The modern discipline of geometry is affecting virtually every branch of mathematics, and is in a period of great progress. Many old problems are being solved using techniques from the area (notably Perelman's resolution of the Poincaré conjecture) and new directions are being pioneered. An important theme in this area has been the development and use of sophisticated techniques from the theory of PDEs to study natural equations that arise in geometry. The Atiyah-Singer index theorem from the 1960s connects the theory of linear PDEs to topology and geometry. The development of tools for nonlinear PDEs in geometry has been slower but has led to many of the most dramatic developments in mathematics including Donaldson's breakthroughs in the theory of four-manifolds using the Yang-Mills equations of high-energy physics.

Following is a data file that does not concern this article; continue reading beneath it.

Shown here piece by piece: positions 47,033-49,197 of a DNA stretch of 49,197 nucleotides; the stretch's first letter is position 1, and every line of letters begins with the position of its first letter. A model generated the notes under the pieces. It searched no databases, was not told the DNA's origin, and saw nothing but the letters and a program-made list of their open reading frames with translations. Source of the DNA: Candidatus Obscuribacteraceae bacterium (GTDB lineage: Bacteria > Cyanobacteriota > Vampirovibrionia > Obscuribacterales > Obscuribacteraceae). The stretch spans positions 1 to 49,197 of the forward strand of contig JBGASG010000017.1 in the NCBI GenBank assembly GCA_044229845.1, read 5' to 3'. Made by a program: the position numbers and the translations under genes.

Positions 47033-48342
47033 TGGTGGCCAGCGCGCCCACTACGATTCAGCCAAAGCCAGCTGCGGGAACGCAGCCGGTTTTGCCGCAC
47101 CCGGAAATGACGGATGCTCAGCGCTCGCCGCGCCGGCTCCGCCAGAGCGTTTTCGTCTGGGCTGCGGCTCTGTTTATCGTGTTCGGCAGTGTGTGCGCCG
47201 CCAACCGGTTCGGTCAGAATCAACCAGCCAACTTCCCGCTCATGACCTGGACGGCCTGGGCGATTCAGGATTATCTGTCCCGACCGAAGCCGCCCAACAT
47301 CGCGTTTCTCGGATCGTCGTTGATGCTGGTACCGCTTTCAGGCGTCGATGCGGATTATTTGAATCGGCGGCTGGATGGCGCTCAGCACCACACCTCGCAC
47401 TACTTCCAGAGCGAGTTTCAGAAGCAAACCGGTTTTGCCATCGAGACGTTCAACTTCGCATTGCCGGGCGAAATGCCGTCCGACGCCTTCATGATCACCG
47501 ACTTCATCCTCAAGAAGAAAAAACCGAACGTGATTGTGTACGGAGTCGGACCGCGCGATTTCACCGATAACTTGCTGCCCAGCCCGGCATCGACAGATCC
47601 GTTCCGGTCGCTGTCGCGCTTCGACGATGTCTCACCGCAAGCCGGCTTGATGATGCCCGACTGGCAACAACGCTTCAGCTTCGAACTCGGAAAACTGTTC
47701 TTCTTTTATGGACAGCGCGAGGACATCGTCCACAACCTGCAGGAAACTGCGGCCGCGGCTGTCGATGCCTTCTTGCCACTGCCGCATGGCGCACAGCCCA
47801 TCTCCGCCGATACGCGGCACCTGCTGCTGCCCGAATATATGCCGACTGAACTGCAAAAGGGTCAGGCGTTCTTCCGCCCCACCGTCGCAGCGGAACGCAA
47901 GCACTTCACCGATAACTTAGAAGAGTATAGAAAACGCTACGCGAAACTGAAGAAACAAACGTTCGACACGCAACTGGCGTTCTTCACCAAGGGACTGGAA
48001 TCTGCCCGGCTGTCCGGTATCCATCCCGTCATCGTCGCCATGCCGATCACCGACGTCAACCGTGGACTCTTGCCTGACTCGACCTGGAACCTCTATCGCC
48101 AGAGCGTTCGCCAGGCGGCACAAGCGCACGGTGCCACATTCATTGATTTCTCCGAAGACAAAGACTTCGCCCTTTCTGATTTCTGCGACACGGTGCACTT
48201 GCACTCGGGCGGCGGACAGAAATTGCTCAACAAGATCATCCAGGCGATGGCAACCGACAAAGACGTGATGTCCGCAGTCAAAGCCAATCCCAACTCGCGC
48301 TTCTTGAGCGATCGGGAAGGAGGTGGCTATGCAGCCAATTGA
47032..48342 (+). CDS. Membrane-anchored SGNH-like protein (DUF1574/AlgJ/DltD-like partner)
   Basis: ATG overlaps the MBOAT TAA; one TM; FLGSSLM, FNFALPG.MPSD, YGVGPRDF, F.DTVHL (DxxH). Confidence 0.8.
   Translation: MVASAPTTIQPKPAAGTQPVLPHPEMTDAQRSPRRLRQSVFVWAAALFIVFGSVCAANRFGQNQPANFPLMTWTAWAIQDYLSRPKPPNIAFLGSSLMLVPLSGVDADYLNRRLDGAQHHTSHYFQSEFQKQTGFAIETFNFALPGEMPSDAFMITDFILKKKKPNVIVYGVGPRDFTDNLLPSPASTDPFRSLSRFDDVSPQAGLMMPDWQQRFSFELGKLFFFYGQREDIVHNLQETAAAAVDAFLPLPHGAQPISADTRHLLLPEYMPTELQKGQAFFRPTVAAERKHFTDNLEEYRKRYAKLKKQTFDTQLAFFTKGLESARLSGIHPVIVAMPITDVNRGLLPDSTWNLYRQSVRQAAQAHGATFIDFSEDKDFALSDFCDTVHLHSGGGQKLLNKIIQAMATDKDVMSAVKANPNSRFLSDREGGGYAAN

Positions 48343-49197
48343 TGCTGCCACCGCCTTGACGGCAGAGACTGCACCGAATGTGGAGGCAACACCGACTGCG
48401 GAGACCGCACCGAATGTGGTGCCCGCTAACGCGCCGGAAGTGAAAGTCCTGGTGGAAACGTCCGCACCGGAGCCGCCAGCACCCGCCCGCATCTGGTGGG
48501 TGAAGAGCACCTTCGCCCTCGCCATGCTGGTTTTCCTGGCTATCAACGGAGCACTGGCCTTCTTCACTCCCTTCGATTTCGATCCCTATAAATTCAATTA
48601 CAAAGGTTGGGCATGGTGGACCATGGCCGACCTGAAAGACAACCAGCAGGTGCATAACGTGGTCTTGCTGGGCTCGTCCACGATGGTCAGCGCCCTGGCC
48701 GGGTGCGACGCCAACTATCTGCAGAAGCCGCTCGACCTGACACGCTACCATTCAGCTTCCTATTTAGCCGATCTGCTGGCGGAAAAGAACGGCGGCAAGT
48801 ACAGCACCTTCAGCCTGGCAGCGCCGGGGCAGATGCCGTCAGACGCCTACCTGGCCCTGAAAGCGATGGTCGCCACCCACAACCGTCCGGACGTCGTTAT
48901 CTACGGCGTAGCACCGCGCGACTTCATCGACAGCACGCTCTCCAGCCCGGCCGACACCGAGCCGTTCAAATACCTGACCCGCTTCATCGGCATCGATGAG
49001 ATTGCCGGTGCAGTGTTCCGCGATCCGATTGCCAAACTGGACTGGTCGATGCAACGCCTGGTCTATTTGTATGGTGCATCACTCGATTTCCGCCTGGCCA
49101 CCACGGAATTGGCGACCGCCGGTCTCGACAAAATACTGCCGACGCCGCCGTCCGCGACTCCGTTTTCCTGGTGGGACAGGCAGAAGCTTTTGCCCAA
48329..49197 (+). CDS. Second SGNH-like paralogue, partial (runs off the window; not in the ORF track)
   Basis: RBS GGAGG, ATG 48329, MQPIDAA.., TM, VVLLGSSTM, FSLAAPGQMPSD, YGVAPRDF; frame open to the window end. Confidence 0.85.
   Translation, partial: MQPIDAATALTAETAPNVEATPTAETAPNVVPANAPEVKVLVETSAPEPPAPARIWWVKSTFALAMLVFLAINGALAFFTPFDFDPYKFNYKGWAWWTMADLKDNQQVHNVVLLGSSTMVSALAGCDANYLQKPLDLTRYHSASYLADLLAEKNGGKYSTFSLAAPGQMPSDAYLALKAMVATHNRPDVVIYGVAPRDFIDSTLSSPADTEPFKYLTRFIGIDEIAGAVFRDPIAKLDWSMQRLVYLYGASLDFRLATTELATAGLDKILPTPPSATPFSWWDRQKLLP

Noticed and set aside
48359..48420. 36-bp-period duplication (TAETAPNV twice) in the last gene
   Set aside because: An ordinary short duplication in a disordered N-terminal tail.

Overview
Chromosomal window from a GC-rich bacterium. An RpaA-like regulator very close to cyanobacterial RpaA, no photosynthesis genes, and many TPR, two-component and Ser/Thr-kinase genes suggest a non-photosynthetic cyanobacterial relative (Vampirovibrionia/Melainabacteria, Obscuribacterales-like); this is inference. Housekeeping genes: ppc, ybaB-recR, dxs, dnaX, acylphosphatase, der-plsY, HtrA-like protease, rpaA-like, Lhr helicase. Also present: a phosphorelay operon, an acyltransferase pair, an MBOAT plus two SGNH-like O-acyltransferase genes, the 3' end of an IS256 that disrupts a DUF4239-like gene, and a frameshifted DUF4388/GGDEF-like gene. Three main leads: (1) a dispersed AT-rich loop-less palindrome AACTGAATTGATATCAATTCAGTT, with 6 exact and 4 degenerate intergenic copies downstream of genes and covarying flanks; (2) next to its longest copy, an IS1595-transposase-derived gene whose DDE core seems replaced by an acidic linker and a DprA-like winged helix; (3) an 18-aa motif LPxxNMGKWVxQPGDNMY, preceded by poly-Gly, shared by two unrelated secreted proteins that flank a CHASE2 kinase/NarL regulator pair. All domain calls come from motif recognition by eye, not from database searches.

The study of lower dimensional manifolds (dimensions four or less) has particular significance to theoretical physics and has many applications. Floer homology is a mathematically rigorous way of constructing parts of a quantum field theory. Another important and growing area is the mathematics of general relativity. The Lorentz version of the Einstein equations is now at the cutting edge of our hyperbolic PDE technology. One branch of geometric analysis involves the recovery of a function from its integrals over various domains. A well-known application of this idea is Computed Tomography Scanning (CT scans).
The research interest of this group covers geometric analysis as well as symplectic topology and its role in mirror symmetry, low dimensional topology and gauge theory, Riemannian geometry and minimal surfaces and mathematical physics.
Research and Training Group
Research and training in Geometry and Topology, from the undergraduate to the postdoctoral level, are supported by an RTG grant from the National Science Foundation.